Early infantile form of galactosialidosis presenting as nonimmune hydrops fetalis: a case report


hydrops fetalis
lysosomal storage diseases
genetic counseling
neonatal care
palliative care

How to Cite

Gomes, R., Sousa, B., Falcão Reis, C., Bandeira, A., Morais, L., Pereira, S., Leite, S., & Carvalho, C. (2022). Early infantile form of galactosialidosis presenting as nonimmune hydrops fetalis: a case report. Journal of Pediatric and Neonatal Individualized Medicine (JPNIM), 11(2), e110227. https://doi.org/10.7363/110227


Case report: A 20-year-old woman was referred to our tertiary center due to hydrops fetalis (HF) diagnosed at 24 weeks of gestation. She had severe acne and underwent treatment with isotretinoin up to a month before pregnancy. The parents were consanguineous. The third trimester ultrasound revealed median volume ascites and generalized subcutaneous edema. Maternal parvovirus B19 serologies showed positive IgG and IgM antibodies. Elective caesarean section was performed at 30 weeks, demanding immediate postnatal resuscitation, including mechanical ventilation and evacuation paracentesis. The newborn had coarse facies, subcutaneous edema, marked abdominal distention, abdominal telangiectasias, mild hypertrophy of the labia minora, short long bones and fourth right toe clinodactyly. The HF next generation sequencing (NGS) gene panel identified a homozygous variant in exon 3 of the CTSA gene [NM_000308.4:c.254G>T p.(G85V)]. Biochemical lysosomal study of cultivated amniocytes confirmed the diagnosis of galactosialidosis (GS). Follow-up and palliative care by a multidisciplinary team ensued. Parental genetic testing confirmed carrier status for the aforementioned variant and further genetic counseling was provided.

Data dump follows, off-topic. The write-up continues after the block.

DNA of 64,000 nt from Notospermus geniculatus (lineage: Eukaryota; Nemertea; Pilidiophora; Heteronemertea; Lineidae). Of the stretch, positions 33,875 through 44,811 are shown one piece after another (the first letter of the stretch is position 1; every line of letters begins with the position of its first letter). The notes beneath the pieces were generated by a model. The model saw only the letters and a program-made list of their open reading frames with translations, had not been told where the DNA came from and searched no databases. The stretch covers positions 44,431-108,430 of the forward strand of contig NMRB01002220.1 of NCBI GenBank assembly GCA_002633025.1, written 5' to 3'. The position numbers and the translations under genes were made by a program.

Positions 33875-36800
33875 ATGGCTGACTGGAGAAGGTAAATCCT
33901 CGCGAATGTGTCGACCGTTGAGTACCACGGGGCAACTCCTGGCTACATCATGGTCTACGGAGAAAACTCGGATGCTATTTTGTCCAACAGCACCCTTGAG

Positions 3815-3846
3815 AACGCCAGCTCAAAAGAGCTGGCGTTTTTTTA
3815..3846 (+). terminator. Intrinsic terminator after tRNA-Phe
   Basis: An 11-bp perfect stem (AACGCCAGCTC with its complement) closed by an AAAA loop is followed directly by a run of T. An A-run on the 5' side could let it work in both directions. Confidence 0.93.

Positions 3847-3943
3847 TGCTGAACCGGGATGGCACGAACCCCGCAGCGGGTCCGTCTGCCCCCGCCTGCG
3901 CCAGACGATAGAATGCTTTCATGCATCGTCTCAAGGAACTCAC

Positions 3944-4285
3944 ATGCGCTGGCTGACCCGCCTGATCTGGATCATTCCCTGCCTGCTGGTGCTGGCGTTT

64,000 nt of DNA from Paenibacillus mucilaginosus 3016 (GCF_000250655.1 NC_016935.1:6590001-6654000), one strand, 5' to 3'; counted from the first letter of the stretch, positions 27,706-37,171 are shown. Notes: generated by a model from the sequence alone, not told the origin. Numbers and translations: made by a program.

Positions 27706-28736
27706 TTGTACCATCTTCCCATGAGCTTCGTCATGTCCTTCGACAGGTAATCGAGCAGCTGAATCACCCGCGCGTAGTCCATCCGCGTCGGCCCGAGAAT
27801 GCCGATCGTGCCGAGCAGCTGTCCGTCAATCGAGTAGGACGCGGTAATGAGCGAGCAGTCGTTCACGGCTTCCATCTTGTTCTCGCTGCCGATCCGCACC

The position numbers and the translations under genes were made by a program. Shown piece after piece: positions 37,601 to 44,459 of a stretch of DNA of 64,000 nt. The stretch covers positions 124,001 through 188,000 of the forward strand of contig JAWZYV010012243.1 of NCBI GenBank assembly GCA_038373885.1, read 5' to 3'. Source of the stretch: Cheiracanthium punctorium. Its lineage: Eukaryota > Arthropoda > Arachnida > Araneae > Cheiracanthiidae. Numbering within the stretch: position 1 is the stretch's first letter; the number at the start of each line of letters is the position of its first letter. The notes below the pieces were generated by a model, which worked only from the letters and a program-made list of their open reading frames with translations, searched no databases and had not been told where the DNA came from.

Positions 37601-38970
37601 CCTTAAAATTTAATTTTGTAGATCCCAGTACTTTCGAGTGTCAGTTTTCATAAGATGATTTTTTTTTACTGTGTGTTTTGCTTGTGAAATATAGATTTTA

Discussion: Elucidation of the etiology of non-immune HF is essential for determining treatment and prognosis. Despite being extremely rare, GS is one of the most common lysosomal storage diseases. An early diagnosis allows for better care as well as genetic counseling for future pregnancies. An experienced multidisciplinary team is essential for optimal management.